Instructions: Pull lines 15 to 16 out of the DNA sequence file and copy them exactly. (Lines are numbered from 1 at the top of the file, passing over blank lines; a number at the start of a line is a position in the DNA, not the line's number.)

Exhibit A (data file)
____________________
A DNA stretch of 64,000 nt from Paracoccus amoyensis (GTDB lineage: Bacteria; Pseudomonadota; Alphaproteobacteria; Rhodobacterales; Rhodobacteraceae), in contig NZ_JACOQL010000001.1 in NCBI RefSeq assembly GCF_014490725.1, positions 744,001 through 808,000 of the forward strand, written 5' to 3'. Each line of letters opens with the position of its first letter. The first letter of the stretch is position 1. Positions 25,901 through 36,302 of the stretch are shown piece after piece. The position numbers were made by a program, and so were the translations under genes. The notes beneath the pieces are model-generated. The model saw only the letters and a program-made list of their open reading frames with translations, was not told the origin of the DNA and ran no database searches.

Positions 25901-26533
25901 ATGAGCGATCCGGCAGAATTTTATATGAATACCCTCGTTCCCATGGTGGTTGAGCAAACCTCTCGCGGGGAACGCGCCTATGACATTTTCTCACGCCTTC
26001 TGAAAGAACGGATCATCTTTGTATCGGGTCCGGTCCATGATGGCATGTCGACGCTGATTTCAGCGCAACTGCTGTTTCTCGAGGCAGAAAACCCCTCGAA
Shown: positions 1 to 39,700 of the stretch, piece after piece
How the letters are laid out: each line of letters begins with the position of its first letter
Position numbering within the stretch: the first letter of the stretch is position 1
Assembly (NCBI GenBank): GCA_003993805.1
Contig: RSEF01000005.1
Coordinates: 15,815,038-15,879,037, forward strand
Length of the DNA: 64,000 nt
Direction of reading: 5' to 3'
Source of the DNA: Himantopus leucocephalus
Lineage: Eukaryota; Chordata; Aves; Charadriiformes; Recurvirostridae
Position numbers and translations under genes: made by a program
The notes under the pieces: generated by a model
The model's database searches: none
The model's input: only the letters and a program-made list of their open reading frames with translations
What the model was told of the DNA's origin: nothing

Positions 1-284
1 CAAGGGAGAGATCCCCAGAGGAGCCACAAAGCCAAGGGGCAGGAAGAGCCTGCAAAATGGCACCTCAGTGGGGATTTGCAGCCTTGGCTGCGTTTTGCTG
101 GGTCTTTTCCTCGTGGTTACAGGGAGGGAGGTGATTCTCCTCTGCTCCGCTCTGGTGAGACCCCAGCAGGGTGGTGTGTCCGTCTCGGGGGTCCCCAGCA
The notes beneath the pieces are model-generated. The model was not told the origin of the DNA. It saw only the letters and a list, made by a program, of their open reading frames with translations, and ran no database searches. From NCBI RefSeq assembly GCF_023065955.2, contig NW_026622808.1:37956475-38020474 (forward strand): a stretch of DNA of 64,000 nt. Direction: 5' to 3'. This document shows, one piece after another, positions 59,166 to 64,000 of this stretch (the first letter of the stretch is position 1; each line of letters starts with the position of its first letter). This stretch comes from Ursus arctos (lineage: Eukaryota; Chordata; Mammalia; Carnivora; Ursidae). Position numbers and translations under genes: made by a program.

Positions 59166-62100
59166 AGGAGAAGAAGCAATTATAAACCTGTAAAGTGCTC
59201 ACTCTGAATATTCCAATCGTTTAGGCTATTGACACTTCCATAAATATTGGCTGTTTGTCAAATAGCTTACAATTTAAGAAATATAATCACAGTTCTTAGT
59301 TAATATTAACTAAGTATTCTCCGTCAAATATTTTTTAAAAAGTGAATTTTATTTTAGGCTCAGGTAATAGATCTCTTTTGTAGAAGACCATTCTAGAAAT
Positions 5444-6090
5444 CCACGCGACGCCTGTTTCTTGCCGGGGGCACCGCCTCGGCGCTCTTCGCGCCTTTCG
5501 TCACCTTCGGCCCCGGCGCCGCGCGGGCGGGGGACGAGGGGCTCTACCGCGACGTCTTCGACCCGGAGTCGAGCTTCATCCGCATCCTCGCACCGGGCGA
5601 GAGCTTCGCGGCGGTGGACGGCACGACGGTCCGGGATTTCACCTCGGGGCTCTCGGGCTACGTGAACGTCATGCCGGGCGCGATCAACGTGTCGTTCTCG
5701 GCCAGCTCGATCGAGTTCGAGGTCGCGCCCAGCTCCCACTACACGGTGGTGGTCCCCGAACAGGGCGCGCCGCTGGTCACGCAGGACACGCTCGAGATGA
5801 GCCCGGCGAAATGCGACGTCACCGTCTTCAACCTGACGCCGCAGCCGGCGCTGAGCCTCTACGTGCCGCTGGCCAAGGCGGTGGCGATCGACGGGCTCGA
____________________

Position numbers and translations under genes: made by a program
The notes under the pieces: generated by a model